The defendants do not object to producing the names and last known permanent addresses of potential class members, but they do object to producing telephone numbers. (Doc. 41 at 3-4). The plaintiffs respond that courts routinely require defendants to produce telephone numbers, including in migrant worker cases. (Doc. 42 at 3-5). Of the seven cases the plaintiffs cite, five ordered production of telephone numbers without objection or discussion, and one said nothing about telephone numbers. In the seventh, the Court without objection ordered production of telephone numbers but "only authorize[d] the Plaintiffs to provide potential opt-in workers with the proposed notice by first-class mail." Jimenez v. GLK Foods LLC, 2013 WL 3936928 at *5-6 (E.D. Wis. 2013). In particular, the Jimenez Court forbade plaintiffs' counsel to send representatives to Mexico to distribute copies of the notice "and orally provide the information contained in the Notice to anyone who requests it." Id. at *5. The Court noted its role of "insur[ing] that the information conveyed with the court's authorization is neutral and unbiased, " a role it could not easily fulfill with oral communications. "Absent such control over the message, the court is reluctant to authorize such contact and thereby appear to place its imprimatur upon the information conveyed." Id.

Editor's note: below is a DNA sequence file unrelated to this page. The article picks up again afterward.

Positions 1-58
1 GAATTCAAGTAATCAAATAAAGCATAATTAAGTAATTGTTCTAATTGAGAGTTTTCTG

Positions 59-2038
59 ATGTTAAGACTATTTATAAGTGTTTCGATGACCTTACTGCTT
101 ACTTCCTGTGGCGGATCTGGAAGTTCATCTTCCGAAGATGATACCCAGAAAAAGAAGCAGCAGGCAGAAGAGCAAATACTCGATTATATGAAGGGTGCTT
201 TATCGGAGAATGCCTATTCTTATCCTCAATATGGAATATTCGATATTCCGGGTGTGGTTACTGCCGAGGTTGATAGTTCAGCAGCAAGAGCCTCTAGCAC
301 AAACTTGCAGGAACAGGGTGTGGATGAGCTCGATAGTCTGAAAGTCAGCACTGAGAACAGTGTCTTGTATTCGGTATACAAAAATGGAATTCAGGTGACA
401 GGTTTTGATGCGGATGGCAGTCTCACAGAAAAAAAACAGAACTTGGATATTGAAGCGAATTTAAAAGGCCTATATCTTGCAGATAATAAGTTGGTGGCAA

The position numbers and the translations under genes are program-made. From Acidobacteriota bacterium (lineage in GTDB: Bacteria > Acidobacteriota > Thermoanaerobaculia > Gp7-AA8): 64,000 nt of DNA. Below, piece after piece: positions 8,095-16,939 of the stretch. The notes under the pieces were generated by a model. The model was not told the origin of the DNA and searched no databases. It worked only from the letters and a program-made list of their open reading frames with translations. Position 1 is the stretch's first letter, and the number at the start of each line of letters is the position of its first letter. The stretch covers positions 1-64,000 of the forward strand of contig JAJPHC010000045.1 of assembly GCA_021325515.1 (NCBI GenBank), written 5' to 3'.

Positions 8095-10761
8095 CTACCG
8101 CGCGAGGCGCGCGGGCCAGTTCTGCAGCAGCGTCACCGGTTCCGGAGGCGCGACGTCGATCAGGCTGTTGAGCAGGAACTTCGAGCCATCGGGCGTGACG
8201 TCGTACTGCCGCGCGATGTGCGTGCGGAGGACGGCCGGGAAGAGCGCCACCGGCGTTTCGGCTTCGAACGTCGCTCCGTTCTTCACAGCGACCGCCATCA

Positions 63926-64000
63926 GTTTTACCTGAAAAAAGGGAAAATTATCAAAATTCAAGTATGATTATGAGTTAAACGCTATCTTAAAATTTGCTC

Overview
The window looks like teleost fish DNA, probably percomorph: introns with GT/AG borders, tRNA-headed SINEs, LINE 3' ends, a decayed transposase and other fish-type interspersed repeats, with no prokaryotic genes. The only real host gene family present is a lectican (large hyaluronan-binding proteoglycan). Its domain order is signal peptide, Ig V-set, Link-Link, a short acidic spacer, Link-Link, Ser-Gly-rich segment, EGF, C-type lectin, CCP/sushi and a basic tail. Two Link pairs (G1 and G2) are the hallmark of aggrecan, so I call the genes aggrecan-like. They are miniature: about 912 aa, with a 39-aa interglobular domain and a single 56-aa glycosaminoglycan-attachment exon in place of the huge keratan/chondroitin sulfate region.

In short, none of the authorities on which the plaintiffs rely actually support the proposition that the defendant should be compelled to produce telephone numbers over objection so that the plaintiffs may contact potential class members before they express any interest in participating in this action.
The plaintiffs suggest they should be provided the telephone numbers because many potential class members "permanently reside in isolated rural regions of Mexico, " where "mail service is unreliable and slow." Moreover, the majority of them "frequently change addresses and/or are absent from their permanent residences for months at a time due to the migrant labor they perform." (Doc. 42-1 at 2-3). The plaintiffs conclude that, if they are not permitted to contact potential class members by phone, "it is very likely that many will never learn of the opportunity to participate in this lawsuit." (Doc. 42 at 5). The Court finds this information too generalized and unsubstantiated to support a firm prediction that lack of telephone numbers dooms the collective action in advance.